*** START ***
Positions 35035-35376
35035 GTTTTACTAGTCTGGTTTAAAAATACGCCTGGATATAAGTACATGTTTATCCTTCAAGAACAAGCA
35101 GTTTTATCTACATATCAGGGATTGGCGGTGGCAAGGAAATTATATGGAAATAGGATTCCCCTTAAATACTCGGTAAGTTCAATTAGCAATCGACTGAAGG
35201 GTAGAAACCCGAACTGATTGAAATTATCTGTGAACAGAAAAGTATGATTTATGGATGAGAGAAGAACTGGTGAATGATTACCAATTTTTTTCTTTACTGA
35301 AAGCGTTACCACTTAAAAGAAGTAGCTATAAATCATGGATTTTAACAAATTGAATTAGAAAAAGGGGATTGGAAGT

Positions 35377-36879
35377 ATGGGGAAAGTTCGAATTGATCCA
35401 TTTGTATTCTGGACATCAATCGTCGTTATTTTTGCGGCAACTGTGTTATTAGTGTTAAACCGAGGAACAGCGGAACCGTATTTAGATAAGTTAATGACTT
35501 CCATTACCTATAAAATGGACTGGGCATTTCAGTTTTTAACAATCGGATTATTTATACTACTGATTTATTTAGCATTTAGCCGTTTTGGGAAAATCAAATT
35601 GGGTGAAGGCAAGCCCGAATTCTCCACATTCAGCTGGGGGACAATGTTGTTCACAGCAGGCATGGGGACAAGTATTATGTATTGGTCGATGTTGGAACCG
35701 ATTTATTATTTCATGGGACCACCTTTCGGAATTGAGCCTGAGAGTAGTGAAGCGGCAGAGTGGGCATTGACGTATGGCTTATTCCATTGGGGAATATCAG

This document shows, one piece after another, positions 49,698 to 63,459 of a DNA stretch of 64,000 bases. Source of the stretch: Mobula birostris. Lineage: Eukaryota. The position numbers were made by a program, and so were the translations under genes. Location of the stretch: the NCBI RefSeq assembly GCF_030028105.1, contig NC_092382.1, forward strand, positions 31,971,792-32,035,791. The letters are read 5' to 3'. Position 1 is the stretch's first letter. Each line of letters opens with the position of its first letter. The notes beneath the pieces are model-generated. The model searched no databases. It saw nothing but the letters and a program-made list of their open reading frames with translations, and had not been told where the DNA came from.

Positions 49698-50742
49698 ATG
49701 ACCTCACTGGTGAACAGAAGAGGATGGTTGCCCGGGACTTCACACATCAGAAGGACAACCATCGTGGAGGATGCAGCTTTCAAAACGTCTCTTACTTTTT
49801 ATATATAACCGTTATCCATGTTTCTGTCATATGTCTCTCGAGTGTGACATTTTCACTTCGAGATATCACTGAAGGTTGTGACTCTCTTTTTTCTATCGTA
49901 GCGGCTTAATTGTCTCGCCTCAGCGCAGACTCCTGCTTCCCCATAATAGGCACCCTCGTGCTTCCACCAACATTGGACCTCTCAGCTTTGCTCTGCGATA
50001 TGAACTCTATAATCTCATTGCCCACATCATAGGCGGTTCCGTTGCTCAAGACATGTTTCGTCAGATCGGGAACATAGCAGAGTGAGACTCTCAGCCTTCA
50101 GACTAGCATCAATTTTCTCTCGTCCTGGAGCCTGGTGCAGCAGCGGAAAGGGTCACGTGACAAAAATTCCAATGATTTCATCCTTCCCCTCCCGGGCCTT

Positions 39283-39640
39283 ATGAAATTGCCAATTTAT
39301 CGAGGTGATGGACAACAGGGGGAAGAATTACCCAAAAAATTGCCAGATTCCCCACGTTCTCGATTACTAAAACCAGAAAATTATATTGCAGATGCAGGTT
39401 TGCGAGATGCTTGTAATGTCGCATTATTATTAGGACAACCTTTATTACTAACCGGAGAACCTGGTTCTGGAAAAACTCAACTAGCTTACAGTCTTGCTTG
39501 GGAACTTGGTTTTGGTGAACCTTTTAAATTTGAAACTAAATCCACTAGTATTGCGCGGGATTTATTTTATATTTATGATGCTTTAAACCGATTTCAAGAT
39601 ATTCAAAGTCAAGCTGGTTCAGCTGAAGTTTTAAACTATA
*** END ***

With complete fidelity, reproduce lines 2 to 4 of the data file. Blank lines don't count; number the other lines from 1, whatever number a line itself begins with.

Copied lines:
35035 GTTTTACTAGTCTGGTTTAAAAATACGCCTGGATATAAGTACATGTTTATCCTTCAAGAACAAGCA
35101 GTTTTATCTACATATCAGGGATTGGCGGTGGCAAGGAAATTATATGGAAATAGGATTCCCCTTAAATACTCGGTAAGTTCAATTAGCAATCGACTGAAGG
35201 GTAGAAACCCGAACTGATTGAAATTATCTGTGAACAGAAAAGTATGATTTATGGATGAGAGAAGAACTGGTGAATGATTACCAATTTTTTTCTTTACTGA